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On Tue, Feb 28, 2012 at 6:35 AM, Helmut Zeisel <HZ2012@...> wrote:
> Datum: Tue, 28 Feb 2012 11:47:43 +0100
> Von: Stephen Butler <sbutler@...>
Thank you for the quick answer.
> But it also has disadvantages:
> - Runaway repository growth. Object files and .jar files don't compress
> as well as text. If you bust a hard limit for your repository disk space,
> your IT service provider might force you to pay a drastic penalty.
This is what I am afraid of; see also below ("representation-sharing")
This would be alleviated by the ability to "obliterate" material, which is a longstanding feature request but has proven resistent. It seems to go against the underlying philosophies, as well as being quite tricky to do.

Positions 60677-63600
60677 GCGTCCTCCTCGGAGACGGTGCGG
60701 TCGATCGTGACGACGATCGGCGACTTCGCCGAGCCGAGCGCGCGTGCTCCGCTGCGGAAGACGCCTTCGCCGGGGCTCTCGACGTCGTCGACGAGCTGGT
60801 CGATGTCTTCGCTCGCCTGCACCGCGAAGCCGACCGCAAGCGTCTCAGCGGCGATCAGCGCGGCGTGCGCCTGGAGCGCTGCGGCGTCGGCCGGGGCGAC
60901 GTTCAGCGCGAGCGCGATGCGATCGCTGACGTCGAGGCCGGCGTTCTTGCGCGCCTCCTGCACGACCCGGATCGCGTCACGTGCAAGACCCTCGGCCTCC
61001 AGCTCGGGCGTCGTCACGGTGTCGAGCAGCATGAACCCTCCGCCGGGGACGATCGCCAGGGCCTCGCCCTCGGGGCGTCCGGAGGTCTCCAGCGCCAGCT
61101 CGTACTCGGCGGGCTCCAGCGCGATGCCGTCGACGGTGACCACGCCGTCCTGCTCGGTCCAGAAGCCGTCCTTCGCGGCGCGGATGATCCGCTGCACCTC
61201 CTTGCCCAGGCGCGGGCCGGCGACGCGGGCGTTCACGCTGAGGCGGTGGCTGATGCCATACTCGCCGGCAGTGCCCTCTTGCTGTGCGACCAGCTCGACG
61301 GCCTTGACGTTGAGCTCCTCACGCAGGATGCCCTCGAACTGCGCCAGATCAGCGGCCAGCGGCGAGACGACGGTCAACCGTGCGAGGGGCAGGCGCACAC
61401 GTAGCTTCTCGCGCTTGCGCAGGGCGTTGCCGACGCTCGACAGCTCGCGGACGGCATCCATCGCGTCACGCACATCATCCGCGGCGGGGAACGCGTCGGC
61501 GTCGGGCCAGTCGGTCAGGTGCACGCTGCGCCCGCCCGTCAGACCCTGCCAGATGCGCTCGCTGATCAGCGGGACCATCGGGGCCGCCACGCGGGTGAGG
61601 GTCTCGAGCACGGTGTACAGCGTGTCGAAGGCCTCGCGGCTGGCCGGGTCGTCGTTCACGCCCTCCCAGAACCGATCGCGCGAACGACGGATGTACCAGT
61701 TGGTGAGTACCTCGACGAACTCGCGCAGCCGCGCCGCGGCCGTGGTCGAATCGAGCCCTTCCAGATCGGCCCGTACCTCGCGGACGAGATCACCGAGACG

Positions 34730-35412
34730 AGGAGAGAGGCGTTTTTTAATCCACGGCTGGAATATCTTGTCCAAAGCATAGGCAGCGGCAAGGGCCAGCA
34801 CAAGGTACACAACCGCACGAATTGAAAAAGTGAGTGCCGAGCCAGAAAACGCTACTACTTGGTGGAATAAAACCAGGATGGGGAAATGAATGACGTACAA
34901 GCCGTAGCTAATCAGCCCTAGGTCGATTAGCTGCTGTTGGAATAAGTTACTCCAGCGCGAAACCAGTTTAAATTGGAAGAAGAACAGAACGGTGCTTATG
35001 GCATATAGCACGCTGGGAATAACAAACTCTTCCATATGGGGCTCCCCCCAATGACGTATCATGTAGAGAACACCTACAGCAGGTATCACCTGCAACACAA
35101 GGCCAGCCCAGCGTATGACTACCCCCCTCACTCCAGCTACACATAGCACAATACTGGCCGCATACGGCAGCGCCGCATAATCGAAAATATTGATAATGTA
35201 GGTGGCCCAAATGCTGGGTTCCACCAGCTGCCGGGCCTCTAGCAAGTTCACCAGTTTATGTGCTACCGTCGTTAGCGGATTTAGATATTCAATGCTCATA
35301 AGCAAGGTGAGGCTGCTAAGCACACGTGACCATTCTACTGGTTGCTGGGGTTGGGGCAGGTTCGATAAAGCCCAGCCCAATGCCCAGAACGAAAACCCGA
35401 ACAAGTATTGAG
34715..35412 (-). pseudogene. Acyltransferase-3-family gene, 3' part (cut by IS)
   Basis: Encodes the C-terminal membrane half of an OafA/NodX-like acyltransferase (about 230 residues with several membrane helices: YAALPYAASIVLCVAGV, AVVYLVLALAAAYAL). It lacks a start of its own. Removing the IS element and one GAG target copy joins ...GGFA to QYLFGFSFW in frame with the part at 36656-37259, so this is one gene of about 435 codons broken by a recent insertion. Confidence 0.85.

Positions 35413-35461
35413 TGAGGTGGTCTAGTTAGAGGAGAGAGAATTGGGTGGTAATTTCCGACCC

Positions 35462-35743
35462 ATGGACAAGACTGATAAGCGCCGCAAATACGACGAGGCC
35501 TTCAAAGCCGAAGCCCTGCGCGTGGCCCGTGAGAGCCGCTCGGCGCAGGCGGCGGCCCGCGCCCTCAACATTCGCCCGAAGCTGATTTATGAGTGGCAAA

Binaries don't store well, and svn "delete" doesn't really eliminate bulky material, it just hides it. With this in mind, you might benefit from using a clean "tags" structure, or a structure that actually dumps and loads tags into a new source repo and builds and stores the binaries *there*, to separate them from your main repository. This is beyond the scope of most normal layouts, but could be invaluable for a regression testing structure where you do need to be able to record altered binaries. By fragmenting them from the main code line, you lose the ability to merge code changes back to the main code lines, but for preserving reference binaries in a way that can be used by svn:externals, it might be invaluable.
> - Slower checkouts, updates, and merges due to working copy size
To prevent this, we can make a suitable seperation of binaries and sources in the directory tree.
> Also, you'll miss the features of language-specific dep-mgt tools, which
> have a lot of sanity checks built in. A few examples:
> Java: Maven
> Python: virtualenv + pip
> Ruby: bundler + gem
We use C++.
> > How good does subversion make diffs of object code?
> By default, 'svn diff' skips binary files. You can customize it to use
> program to display diffs for, say, "*.o" file.